Kurlansky has had the opportunity to live in and among the Basque people for years, and brings a great deal of insight from interviews, papers, books, histories, etc that showcase the “Basqueness” of the people in eastern France and northern Spain – aka Basqueland – in contrast to the “Spanishness” of what we think of as modern Spain (and, to a lesser extent, the “Frenchness” of France). For example, it was the Basques who trained the English in whaling, built much of the armada which was damaged so severely in 1588. Basques also largely crewed the exploratory vessels of Christopher Columbus and Ferdinand Magellan (indeed, the commander who brought Magellan’s mission to a completion after his death was a Basque).

For centuries, Basques have been stereotyped as reclusive, secret-keeping, quiet people. They have been known as smugglers across the France-Spain border, rural, and a nation of people who has never had their own country. For millenia they have lived in the same region of Europe – creating some of what has been frequently credited to others in modern industry: in addition to the aforementioned whaling activities, they also contributed to new steel industry by providing ideal iron ore both to their own factories and to the British blast furnaces in the 1800s which utilized the Bessemer process.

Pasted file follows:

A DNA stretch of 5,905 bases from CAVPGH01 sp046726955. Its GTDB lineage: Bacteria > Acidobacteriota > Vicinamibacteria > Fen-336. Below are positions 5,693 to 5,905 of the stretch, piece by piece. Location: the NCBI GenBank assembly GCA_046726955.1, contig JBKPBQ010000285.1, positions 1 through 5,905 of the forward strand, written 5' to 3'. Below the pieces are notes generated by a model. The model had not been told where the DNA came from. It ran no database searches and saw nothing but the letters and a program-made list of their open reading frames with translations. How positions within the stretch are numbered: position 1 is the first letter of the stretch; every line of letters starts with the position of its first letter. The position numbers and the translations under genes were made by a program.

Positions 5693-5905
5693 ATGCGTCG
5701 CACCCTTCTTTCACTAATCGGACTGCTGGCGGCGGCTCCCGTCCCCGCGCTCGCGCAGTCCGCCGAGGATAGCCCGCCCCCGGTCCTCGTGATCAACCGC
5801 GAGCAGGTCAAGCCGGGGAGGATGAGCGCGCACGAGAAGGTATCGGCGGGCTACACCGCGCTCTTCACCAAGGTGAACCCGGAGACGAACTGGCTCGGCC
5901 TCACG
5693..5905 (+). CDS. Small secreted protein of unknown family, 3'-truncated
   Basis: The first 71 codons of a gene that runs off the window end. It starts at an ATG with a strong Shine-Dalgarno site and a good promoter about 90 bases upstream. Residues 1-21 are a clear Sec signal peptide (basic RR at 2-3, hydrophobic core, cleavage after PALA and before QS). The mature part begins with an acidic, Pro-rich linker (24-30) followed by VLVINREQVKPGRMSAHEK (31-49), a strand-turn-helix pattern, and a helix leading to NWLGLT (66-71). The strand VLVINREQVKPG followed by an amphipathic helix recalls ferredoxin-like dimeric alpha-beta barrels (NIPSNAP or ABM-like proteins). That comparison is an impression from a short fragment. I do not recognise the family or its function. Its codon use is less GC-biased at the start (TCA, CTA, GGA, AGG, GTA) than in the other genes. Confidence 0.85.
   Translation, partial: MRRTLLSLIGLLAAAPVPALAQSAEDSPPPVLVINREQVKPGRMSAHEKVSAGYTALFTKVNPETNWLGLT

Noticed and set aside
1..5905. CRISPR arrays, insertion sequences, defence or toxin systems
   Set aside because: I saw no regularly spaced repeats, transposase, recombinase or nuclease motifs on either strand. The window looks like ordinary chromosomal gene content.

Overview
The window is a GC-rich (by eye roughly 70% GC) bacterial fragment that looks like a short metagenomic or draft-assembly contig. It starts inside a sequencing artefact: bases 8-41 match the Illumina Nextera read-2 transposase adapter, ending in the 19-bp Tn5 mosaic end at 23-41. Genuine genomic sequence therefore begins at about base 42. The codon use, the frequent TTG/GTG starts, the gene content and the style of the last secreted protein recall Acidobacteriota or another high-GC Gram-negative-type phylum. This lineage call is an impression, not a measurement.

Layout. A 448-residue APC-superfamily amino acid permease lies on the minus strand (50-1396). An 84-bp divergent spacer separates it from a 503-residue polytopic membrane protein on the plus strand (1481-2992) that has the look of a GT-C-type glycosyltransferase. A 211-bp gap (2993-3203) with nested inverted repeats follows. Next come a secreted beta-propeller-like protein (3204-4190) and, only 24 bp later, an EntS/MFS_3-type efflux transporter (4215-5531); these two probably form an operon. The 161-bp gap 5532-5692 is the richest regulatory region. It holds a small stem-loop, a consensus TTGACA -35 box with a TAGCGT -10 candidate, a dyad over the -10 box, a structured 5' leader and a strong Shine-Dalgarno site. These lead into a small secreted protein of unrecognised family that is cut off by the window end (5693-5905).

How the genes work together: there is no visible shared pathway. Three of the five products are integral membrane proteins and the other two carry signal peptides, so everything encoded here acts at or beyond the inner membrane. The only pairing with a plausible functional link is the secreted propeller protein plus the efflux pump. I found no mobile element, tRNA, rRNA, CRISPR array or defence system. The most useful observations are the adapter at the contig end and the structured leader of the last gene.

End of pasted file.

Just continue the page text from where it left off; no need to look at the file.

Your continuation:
So many anecdotes, triva points, and fascinating facts and stories of the Basque people, region, and history are wrapped in The Basque History of the World, that to do true justice would require reading the book.

Interspersed through the pages are recipes for traditional Basque foods, terms, words, and phrases; having never visited that portion of the world in person, I feel like I have gotten a true taste of the people through this book.